Carrilero’s eye, farmer’s soul

“If in a Europa League final the rival does not demand you, when is he going to demand you? United will have their moments and we will have ours. It’s going to be a very, very long game. “

Alfonso Pedraza contemplates the future as one who studies the evolution of a storm. He knows that this Wednesday (Movistar, 9:00 pm) Villarreal will have to overcome a barrage to beat Manchester United in Gdansk. He also knows that the only way to achieve this is by being perfectly aware of the difficulties to face them with patience and care. His reasoning is devoid of epic. With just 25 years of age, the gaze of the lane is the realistic gaze of the farmer.

“I am from San Sebastián de los Ballesteros, a small town of 800 inhabitants of the Cordovan countryside founded by Carlos III with German settlers ”, he says. “Sag, my second last name, is German. I have grown up in the country. The olive grove has been the illusion of my father and mine. Agriculture is one of the things that we are passionate about and relax us. My father and mother worked their whole lives in the fields. My father was a truck driver but as a child he had no choice but to go to the fields to pick beets or cotton. I have sucked that and I have taken it like my father’s dream. Because he is retired and now he has an entertainment and an illusion. Now we take the crops to a cooperative that has an oil mill, but in the future I would be very excited to create something related to oil. It is a product in which our country is a star ”.

“For me, as for my father, there is no greater pride and satisfaction than having an olive grove in Córdoba,” he concludes. “Soccer is up to 35 years old. Then you have to make a future for yourself. Putting the money in an investment fund will not make you enjoy as much as giving work to your family in your land. I am from the country, I love the country and I want to live in the country ”.

Pedraza, who has invested his savings as a soccer player in buying an olive grove, plays soccer with the same clarity with which he observes the world. “I remember as if it were yesterday the day that Villarreal came looking for me,” he says. “It was more than ten years ago. He was playing for the Córdoba national team against Malaga and Granada as a second-year cadet. I was a left-handed winger but in that tournament, I don’t know why, I played on the right and got out. I scored two goals. When I came out of the dressing room my father told me that Villarreal loved me. I didn’t believe it. I used to play for Seneca and I was surprised that a team from so far away noticed me. Maybe a Sevilla, a Betis, a Cádiz … But Villarreal? ”.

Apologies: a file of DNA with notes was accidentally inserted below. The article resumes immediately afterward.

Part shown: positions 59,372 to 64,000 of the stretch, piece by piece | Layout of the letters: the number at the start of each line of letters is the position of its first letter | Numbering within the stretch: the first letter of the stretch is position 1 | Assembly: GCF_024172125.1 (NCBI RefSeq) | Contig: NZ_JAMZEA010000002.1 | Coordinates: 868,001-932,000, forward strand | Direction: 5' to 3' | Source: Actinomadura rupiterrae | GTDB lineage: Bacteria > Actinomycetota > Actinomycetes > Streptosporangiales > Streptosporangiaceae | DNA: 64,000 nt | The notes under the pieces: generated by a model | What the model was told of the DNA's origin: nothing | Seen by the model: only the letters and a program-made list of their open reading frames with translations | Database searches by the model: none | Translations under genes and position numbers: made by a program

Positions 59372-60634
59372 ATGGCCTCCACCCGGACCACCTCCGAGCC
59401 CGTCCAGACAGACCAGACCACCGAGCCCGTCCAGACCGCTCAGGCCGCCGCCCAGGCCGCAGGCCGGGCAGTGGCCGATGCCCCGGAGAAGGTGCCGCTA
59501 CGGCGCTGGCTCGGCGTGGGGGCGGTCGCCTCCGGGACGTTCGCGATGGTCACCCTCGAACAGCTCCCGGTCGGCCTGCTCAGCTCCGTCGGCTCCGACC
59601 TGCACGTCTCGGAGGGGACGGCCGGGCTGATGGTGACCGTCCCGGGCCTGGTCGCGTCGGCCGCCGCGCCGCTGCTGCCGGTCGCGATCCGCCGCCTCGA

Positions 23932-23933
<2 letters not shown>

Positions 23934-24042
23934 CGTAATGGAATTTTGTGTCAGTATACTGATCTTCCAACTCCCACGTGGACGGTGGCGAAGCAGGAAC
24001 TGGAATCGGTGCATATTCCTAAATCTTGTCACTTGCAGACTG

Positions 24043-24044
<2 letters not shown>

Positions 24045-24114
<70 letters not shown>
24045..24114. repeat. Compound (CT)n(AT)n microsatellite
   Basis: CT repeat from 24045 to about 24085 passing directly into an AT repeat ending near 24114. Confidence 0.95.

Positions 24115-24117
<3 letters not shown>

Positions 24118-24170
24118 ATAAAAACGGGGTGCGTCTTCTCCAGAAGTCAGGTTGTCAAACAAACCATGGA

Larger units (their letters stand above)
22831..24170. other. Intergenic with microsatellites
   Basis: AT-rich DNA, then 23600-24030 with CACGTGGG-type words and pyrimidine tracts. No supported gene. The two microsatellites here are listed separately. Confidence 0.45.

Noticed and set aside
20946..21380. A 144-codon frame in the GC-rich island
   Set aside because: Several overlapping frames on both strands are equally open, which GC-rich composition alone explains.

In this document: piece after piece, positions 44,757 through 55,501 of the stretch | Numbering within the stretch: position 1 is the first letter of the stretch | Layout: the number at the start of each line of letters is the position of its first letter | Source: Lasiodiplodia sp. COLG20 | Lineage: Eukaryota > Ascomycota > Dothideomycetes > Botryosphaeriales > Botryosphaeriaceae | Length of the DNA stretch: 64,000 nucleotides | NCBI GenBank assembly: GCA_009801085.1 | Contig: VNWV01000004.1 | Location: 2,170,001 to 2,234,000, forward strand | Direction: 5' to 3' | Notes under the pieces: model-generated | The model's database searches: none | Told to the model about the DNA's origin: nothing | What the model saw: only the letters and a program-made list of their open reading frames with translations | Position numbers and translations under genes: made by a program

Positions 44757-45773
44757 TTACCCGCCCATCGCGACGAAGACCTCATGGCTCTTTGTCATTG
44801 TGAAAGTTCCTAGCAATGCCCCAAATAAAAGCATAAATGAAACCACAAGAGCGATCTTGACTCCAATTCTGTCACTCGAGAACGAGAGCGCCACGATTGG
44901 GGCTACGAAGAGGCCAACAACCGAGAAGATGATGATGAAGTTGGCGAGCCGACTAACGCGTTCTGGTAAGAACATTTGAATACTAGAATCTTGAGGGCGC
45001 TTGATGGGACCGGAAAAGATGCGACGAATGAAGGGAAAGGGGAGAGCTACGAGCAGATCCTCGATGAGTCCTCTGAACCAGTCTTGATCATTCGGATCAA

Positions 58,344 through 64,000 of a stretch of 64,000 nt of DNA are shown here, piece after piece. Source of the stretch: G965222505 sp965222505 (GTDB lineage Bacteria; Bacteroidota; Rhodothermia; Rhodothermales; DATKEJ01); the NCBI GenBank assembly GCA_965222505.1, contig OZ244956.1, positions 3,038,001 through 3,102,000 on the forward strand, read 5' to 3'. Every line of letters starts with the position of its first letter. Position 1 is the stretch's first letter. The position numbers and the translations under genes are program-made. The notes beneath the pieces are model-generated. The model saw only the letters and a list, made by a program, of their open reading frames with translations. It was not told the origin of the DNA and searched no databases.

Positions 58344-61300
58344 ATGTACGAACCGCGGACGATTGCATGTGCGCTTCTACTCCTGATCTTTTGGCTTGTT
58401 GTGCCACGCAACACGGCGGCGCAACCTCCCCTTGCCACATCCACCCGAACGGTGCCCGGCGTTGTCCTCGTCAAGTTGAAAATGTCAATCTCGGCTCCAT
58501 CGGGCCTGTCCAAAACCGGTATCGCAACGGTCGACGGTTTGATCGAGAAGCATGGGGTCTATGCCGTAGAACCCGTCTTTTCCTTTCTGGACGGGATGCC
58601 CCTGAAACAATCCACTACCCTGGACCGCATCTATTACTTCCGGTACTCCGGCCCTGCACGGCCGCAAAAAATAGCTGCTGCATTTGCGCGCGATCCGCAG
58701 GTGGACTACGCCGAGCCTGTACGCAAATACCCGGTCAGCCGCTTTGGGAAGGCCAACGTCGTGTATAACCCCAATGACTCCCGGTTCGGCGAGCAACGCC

In 2011 he moved to the Villarreal residence. Two years ago, after a loan at Leeds, he re-converted to full-back. For him, a stem of 1.80, the process was not easy. He did it thanks to his sense of observation. “The wings are smaller, more skilled,” he says. “You look at Jordi Alba and he’s short. Gayá is short … I like to watch the video clips of my matches. It helps me to shape myself, to be with the line of four well positioned. When it comes to playing you have to be good with the ball and aware of everything that happens on the field. But then you watch the game sitting at home, and if you analyze it you see that there are many things to improve: covering a center, closing with the line of four, putting a center in front, orienting yourself when covering a pass from the inside, be well outlined to intercept … Outline well is to gain a second on the move. Smaller players have more spark and don’t need to position themselves as well. Tall players must be well profiled. I am good with meters ahead. I have a lot of stride. In short spaces it is more difficult, it is more difficult for me to move. But if they throw a ball at the back of the defenders, I see the unmarkings well ”.

One of the most common plays of this Villarreal is the automatic, blind pass of Moreno, Moi or Trigueros, to the back of the rival right back. They know that Pedraza will be there on time. “That goes in the instinct of the player”, he says, “in knowing how to read the game, in knowing how to understand your partner, how he is going to throw you, in the race, if looking for the foot or the space”.

Pedraza’s secret weapon is his gaze. When he reaches the last quarter of the field, no matter how tight the play is, he always raises his head before directing the ball to the spiker. This is how he has achieved score two goals and give four assists this season, between dozens of unbalancing plays. “In the beginning I would arrive and take the center out very quickly,” he says. “Emery has corrected those actions for me. You have to take advantage of everything. I get to the top, I look and you know where each partner is going to go. The striker at the near post, the midfielder at the penalty spot … Those things are given by the coach’s organization and from there the teams improve. Emery insists a lot on not crossing but on giving a pass to his teammate. Apart from Alba, who is the best full-back in the world without any doubt, for the others to reach the baseline and get a good pass is complicated. Creating opportunities without spaces is the most difficult thing in football. Spinning fine in those last meters is what gives you points: you can play better or worse but the one who scores the most goals wins ”.

Through hard work and determination, Alfonso Pedraza has become one of the best lanes in the League. A symbol of everything that the last Spanish club to survive in UEFA competition represents.

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